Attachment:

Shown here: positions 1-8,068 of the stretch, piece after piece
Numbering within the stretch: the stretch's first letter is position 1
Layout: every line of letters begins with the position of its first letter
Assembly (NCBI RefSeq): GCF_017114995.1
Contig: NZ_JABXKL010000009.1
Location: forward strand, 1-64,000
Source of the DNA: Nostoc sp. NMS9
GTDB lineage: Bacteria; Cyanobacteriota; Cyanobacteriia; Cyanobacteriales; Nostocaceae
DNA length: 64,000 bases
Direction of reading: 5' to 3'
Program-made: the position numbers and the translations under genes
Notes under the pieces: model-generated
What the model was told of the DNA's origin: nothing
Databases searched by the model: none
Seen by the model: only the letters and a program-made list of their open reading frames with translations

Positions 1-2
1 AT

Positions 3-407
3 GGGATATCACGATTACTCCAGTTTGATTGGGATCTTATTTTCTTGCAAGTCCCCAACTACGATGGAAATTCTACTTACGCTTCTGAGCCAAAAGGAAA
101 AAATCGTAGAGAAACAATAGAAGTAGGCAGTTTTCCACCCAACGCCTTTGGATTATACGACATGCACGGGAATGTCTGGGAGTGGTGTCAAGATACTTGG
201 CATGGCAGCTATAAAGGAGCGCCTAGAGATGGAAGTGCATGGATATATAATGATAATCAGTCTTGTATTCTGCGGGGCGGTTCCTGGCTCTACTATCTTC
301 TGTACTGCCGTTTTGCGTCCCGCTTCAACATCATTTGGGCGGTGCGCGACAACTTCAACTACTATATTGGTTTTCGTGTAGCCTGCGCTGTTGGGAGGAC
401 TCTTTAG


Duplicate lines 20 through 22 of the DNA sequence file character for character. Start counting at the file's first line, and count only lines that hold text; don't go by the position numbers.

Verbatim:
101 AAATCGTAGAGAAACAATAGAAGTAGGCAGTTTTCCACCCAACGCCTTTGGATTATACGACATGCACGGGAATGTCTGGGAGTGGTGTCAAGATACTTGG
201 CATGGCAGCTATAAAGGAGCGCCTAGAGATGGAAGTGCATGGATATATAATGATAATCAGTCTTGTATTCTGCGGGGCGGTTCCTGGCTCTACTATCTTC
301 TGTACTGCCGTTTTGCGTCCCGCTTCAACATCATTTGGGCGGTGCGCGACAACTTCAACTACTATATTGGTTTTCGTGTAGCCTGCGCTGTTGGGAGGAC